Offer pregnant applicants more flexibility, research funders told

Pregnant researchers and new parents describe how they were hindered by inflexible interview process

January 30, 2024
A mother carries a pram up some stairs to illustrate ‘Grant us flexibility’
Source: Getty Images (edited)

Funders must offer more flexibility to grant applicants who are pregnant or have recently had children, researchers have said.

Lea Müller-Funk, a senior researcher in the department for migration and globalisation at Danube University Krems, started a debate on the issue when her social media post outlining her experience of applying for a European Research Council (ERC) grant accumulated more than 200,000 views.

“I applied for an ERC [grant] this year and am pregnant with my second child,” Dr Müller-Funk wrote. “If I make it to the second round, the interview is supposed to take place in the same week as my due date. ERC ‘generously’ offers to either decide without an interview or to change the date within the same week.”

Speaking to Times Higher Education, Dr Müller-Funk said the inflexibility of application processes was hugely problematic for pregnant researchers and those hoping to have a child.

“You can’t plan your project proposals according to when you plan to have a child – that’s not doable,” she said.

Electing not to apply for funding can prove detrimental to researchers’ careers in the long term, said Isabel Torres, chief executive of the non-profit Mothers in Science.

“If you miss one career opportunity like a grant, then you will have less chance of getting the next grant, and throughout the career this will have a snowball effect,” Dr Torres said.

Inflexibility around family issues, she added, was a key factor perpetuating academia’s “leaky pipeline”, which sees leadership roles dominated by men despite broader gender representation at earlier career stages.

Responding to Dr Müller-Funk, the ERC said it would “examine every request to accommodate special needs” and added that “in nearly all cases we can find a suitable arrangement”. However, it explained, rescheduling interviews “may cause delays for other applications whose interests must also be respected”.

“I understand, of course, the constraints or the organisational effort that funding agencies face if they have an international reviewer panel,” Dr Müller-Funk told THE. “I just think that the option of having an interview within the week of your due date is really not an acceptable one.

“I think you have to account for the fact that birth is an unpredictable process, and birth is part of human life. So if you want to take equality in research seriously, you have to factor that in.”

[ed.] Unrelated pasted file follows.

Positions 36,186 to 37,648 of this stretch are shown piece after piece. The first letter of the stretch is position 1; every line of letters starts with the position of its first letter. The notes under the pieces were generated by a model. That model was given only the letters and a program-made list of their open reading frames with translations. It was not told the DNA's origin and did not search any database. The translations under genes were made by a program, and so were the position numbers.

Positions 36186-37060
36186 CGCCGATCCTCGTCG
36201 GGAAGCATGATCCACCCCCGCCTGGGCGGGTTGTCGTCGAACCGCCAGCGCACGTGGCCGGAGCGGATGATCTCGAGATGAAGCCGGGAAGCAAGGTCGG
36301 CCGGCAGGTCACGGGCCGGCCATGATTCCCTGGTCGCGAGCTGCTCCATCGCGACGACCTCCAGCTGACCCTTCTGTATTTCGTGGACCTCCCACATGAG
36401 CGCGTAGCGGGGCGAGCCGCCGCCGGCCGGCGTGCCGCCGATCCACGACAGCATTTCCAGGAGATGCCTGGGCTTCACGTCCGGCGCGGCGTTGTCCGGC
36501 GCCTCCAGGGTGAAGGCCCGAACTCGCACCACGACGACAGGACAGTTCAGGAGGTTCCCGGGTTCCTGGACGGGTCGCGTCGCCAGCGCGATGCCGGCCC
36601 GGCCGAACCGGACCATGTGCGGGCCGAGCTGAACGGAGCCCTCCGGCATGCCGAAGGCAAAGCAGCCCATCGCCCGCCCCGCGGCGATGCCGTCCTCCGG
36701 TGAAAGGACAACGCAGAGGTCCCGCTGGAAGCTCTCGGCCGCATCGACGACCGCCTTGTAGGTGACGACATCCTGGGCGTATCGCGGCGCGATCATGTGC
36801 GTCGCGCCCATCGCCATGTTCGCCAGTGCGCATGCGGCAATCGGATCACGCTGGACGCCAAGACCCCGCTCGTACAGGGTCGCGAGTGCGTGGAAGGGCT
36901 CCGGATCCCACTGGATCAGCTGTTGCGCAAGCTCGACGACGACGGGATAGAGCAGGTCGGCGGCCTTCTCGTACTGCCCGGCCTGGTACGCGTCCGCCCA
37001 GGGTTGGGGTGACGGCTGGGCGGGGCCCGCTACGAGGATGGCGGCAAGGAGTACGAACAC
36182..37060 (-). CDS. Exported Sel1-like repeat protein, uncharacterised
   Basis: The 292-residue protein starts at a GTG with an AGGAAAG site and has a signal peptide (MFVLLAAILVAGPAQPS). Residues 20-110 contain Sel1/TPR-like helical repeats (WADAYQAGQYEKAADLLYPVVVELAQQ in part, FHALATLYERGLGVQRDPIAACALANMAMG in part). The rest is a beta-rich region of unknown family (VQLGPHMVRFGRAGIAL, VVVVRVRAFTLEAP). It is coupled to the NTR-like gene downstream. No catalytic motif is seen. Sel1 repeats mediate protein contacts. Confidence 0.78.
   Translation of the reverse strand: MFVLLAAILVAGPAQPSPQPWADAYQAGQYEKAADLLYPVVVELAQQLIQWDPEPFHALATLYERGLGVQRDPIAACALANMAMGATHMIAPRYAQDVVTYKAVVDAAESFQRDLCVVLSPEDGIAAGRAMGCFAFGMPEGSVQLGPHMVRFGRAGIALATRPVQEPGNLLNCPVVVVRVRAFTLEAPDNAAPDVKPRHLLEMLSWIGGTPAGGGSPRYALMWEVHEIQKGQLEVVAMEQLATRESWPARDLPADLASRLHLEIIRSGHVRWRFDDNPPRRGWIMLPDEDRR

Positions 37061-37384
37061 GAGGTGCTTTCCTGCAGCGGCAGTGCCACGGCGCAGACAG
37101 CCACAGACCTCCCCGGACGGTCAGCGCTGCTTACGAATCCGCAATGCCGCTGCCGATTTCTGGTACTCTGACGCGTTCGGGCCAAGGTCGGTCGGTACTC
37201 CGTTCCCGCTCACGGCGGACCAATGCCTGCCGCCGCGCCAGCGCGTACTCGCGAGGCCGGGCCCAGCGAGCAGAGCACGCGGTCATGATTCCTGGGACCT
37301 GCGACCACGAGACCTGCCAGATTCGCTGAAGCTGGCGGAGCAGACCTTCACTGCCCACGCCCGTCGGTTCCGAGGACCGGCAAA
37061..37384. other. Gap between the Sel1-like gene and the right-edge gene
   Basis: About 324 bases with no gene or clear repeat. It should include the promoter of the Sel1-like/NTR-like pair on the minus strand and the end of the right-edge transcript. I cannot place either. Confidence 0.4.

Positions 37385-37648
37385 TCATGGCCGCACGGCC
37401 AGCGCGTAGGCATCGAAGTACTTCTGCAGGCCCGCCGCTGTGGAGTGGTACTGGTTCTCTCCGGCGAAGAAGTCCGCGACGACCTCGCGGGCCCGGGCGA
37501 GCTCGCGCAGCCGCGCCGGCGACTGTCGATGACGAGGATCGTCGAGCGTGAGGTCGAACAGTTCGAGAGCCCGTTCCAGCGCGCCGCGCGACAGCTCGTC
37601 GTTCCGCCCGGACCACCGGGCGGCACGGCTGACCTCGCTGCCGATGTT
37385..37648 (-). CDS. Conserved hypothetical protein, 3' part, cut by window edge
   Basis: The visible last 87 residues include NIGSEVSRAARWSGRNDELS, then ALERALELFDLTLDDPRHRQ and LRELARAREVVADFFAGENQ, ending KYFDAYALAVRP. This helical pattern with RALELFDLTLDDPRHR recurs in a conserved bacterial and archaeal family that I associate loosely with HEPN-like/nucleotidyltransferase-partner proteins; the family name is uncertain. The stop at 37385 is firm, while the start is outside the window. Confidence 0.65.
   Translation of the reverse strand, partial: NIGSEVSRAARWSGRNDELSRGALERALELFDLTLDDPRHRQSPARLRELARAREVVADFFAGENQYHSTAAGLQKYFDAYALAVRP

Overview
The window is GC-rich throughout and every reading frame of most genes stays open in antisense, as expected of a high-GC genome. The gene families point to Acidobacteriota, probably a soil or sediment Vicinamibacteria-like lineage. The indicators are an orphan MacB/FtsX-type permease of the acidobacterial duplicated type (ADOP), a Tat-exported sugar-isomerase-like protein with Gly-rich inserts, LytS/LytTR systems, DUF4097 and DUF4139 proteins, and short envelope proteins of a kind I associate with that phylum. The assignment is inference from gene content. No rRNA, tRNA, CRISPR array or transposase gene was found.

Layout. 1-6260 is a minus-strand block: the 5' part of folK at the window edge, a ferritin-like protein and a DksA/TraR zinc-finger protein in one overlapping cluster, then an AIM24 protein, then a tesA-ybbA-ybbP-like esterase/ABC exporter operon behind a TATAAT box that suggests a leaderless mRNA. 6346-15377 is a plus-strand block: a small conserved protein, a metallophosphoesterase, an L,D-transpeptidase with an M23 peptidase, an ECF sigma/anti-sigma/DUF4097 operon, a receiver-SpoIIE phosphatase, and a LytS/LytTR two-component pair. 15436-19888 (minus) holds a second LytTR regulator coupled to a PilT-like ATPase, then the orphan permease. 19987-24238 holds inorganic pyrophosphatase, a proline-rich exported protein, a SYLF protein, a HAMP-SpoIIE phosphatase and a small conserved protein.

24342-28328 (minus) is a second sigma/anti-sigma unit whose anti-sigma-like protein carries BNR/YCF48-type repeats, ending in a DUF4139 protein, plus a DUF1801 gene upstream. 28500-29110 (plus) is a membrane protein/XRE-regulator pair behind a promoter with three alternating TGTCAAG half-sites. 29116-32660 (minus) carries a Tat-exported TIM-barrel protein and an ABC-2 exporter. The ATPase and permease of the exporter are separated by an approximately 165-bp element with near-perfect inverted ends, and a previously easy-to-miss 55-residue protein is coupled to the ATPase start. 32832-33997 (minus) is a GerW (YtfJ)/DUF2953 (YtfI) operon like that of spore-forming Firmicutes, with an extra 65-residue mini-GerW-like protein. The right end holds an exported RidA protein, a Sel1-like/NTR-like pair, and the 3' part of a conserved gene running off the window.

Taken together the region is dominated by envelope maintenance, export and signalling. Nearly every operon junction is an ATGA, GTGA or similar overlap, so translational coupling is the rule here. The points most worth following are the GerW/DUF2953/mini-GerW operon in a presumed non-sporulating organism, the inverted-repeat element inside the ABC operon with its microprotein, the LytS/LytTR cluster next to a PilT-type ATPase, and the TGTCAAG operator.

Other academics told THE that the issue was not unique to the ERC. A political scientist who asked to remain anonymous said she had attended an online interview with the Dutch Research Council (NWO) less than a week after undergoing surgery following a miscarriage. The funder said it could postpone the interview by a day or the researcher could withdraw and apply again the following year, skipping the pre-proposal round.

Withdrawing “wasn’t really an option”, the researcher said. She was nearing the end of her contract and felt the grant was her best chance of securing another position at her institution. Delaying by a day, meanwhile, seemed pointless.

“The interview was just terrible,” she recalled. “It felt like I was physically in front of my computer but mentally not really there.” Emailing to ask if the panel could consider her mitigating circumstances, the researcher was told “this wasn’t possible”. She did not win the grant.

“[In academia] your personal circumstances feel like a competitive disadvantage,” she said.

An NWO spokeswoman said it aimed to ensure that interview schedules were “clear and equitable for everyone” but noted that rescheduling “may not be practically feasible in all cases due to tight schedules and committee availability”.

To limit the obstacles faced by pregnant applicants and new parents, Dr Torres suggested, funders could establish rolling deadlines or multiple interview stages throughout the year.

Dr Müller-Funk agreed that funding bodies should implement transparent, universal accommodations for pregnant applicants and those who have recently had a child. “This should not be decided on an individual level. This disadvantages people who do not speak out,” she said.

A potential solution, she said, would see pregnant applicants permitted to postpone their interview for a year, with their eligibility frame similarly extended.

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